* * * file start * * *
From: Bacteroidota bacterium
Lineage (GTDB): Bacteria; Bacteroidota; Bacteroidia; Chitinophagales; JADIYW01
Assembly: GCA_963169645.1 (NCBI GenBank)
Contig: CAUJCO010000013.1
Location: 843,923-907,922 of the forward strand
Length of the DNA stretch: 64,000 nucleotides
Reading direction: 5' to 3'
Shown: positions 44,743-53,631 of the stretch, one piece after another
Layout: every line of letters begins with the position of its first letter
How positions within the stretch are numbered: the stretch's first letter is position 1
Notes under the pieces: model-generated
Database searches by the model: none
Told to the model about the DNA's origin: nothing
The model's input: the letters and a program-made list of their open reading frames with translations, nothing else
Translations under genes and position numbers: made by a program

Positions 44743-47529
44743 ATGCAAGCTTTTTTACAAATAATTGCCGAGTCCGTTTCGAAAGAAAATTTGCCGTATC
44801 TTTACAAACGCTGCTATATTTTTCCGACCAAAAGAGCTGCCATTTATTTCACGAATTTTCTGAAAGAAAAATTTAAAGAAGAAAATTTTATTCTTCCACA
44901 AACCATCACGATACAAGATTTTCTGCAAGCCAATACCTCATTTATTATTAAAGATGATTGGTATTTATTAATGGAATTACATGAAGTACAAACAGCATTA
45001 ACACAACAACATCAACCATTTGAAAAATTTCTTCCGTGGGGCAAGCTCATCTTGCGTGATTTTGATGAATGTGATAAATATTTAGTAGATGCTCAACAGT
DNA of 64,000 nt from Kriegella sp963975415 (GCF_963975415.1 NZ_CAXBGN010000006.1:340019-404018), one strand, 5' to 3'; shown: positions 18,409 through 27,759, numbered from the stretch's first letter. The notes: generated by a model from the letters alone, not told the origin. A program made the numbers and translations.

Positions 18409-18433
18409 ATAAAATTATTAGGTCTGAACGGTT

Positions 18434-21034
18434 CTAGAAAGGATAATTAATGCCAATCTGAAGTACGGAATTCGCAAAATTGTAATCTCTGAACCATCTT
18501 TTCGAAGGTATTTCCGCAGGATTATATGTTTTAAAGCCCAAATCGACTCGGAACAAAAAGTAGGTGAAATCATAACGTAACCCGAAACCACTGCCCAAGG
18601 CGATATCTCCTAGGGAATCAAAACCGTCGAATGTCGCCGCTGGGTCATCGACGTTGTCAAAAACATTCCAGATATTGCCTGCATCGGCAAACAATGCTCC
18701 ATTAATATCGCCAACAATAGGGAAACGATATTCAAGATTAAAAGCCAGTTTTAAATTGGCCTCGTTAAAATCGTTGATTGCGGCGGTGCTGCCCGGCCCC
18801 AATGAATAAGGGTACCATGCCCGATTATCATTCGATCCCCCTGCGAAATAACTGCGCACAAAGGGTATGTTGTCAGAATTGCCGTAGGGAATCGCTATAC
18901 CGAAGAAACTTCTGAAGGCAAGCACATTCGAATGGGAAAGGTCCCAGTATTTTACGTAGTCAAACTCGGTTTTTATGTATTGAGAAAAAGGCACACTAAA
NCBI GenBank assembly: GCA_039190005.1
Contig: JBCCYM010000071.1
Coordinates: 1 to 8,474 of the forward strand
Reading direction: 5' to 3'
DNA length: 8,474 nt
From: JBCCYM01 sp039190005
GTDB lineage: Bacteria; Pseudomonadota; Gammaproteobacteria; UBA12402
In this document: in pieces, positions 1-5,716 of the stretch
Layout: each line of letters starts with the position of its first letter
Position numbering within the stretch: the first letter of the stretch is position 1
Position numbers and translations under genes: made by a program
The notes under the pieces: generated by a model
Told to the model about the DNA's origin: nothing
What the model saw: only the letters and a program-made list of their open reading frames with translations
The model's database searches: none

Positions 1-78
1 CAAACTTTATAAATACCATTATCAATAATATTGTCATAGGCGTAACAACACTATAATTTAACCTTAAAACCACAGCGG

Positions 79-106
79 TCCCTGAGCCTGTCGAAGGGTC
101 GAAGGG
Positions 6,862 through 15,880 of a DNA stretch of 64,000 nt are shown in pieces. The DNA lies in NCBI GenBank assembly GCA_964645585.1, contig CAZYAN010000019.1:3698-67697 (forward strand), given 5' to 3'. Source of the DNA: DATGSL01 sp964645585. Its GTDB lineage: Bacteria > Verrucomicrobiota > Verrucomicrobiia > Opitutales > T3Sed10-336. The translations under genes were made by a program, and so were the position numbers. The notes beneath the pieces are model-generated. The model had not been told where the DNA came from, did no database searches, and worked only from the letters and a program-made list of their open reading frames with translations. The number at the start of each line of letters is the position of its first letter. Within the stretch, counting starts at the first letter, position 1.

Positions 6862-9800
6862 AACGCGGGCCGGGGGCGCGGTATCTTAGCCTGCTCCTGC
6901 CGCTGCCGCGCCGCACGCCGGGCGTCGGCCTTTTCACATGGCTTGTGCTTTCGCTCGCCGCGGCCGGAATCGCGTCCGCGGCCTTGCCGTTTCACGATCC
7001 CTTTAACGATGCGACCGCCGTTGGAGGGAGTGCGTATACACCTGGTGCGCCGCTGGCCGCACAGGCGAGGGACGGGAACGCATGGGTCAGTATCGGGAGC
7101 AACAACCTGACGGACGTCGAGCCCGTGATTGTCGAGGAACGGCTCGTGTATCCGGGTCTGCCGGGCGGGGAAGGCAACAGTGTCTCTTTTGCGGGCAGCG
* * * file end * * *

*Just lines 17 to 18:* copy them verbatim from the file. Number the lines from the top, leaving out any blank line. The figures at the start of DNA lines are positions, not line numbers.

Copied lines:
44743 ATGCAAGCTTTTTTACAAATAATTGCCGAGTCCGTTTCGAAAGAAAATTTGCCGTATC
44801 TTTACAAACGCTGCTATATTTTTCCGACCAAAAGAGCTGCCATTTATTTCACGAATTTTCTGAAAGAAAAATTTAAAGAAGAAAATTTTATTCTTCCACA